The peacekeeping mechanisms in our intestines were highlighted by a new study.
A protein, called SIGIRR, is produced by the cells that line the intestines. It supresses the cells' immune response to bacteria.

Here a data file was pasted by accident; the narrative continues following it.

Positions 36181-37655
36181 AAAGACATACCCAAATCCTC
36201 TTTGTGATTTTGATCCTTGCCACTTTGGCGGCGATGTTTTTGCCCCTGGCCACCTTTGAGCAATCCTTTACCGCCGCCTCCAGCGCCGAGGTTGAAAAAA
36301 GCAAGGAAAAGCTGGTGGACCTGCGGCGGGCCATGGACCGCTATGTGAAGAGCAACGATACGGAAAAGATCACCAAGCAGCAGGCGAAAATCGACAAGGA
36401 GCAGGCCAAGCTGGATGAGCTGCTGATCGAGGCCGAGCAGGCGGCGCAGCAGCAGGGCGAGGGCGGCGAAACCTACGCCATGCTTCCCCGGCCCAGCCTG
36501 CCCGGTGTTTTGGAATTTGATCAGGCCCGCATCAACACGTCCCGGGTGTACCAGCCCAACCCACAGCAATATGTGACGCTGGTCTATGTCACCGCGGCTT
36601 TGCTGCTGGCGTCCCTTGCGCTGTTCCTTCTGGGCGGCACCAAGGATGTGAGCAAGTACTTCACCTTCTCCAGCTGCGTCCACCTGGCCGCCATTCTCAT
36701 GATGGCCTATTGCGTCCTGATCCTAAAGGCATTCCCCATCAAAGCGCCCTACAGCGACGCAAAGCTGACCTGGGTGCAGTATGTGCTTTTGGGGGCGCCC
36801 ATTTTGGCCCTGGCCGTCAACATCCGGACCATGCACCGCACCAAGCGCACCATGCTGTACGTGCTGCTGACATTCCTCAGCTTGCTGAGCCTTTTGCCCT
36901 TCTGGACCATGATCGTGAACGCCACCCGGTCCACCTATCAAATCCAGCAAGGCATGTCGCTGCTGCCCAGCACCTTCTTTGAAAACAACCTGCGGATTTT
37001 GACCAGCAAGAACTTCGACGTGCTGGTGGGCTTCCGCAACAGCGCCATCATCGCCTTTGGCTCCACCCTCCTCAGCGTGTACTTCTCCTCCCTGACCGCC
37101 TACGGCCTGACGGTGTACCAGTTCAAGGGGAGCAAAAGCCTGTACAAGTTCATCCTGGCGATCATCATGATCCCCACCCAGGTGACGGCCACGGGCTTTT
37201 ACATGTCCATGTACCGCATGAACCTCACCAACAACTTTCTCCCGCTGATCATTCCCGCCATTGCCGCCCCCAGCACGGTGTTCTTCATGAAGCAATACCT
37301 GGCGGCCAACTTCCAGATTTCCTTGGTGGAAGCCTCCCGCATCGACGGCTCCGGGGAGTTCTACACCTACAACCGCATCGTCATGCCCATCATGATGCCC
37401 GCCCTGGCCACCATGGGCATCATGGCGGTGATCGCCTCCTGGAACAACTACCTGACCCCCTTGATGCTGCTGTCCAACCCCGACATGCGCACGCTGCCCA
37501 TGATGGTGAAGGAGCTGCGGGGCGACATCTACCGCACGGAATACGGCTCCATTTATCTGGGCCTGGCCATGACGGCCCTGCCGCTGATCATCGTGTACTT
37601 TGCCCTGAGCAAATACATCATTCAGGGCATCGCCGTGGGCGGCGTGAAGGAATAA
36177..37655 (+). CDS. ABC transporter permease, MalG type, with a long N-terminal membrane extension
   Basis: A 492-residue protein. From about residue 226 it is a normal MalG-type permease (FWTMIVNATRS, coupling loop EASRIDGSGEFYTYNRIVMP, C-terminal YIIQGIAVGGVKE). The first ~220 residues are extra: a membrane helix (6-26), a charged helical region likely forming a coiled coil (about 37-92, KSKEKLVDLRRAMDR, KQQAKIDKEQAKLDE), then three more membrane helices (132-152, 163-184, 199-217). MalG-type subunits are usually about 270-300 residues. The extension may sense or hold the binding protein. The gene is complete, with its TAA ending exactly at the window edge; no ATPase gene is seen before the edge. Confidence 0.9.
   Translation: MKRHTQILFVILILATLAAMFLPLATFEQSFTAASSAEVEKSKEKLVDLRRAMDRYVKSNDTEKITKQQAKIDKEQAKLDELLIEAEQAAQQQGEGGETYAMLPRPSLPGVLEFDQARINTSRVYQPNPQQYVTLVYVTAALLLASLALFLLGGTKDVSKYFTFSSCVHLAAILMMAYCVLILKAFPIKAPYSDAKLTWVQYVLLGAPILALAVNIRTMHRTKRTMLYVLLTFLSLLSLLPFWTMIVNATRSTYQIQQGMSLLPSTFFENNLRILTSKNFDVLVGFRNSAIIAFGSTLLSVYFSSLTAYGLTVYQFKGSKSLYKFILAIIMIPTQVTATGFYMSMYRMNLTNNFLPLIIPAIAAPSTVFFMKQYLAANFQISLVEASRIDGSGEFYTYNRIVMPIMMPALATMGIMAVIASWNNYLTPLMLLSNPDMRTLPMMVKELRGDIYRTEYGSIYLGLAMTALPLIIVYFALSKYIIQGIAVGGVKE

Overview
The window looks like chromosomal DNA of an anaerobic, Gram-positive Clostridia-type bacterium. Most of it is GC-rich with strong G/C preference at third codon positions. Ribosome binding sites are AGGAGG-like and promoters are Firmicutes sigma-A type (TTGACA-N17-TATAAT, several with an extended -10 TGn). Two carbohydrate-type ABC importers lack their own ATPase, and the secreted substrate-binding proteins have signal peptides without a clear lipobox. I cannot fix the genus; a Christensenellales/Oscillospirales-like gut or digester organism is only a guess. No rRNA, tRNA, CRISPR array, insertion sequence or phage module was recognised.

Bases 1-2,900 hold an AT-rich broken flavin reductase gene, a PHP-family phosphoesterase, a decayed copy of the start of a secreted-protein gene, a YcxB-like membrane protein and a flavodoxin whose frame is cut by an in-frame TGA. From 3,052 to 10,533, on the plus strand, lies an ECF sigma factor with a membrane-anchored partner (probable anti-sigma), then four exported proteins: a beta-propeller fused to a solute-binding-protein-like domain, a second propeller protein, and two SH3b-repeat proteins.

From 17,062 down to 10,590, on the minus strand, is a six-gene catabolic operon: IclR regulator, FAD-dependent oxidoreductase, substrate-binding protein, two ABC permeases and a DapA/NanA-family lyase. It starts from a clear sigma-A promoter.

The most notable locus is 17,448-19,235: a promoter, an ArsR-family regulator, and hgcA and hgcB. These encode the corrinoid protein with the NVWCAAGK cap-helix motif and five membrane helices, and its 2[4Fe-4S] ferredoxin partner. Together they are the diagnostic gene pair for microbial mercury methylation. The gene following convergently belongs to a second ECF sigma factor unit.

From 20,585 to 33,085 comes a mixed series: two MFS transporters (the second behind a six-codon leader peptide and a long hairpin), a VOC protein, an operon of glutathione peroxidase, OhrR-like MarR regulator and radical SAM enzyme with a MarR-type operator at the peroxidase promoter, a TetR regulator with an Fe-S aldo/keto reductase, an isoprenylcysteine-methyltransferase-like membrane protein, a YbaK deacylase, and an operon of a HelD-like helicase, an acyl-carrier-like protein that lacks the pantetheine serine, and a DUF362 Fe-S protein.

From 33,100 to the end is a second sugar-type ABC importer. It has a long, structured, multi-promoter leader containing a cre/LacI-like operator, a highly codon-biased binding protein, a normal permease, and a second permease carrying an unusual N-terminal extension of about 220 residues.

"We expected that when SIGIRR was removed, our intestines would trigger a stronger immune response to a gut infection, affording us more protection against the infection," says Prof. Bruce Vallance, an associate professor in UBC's Dept. of Pediatrics and a scientist at the Child & Family Research Institute at BC Children's Hospital. "Instead, the stronger immune response also killed the resident bacteria in our gut."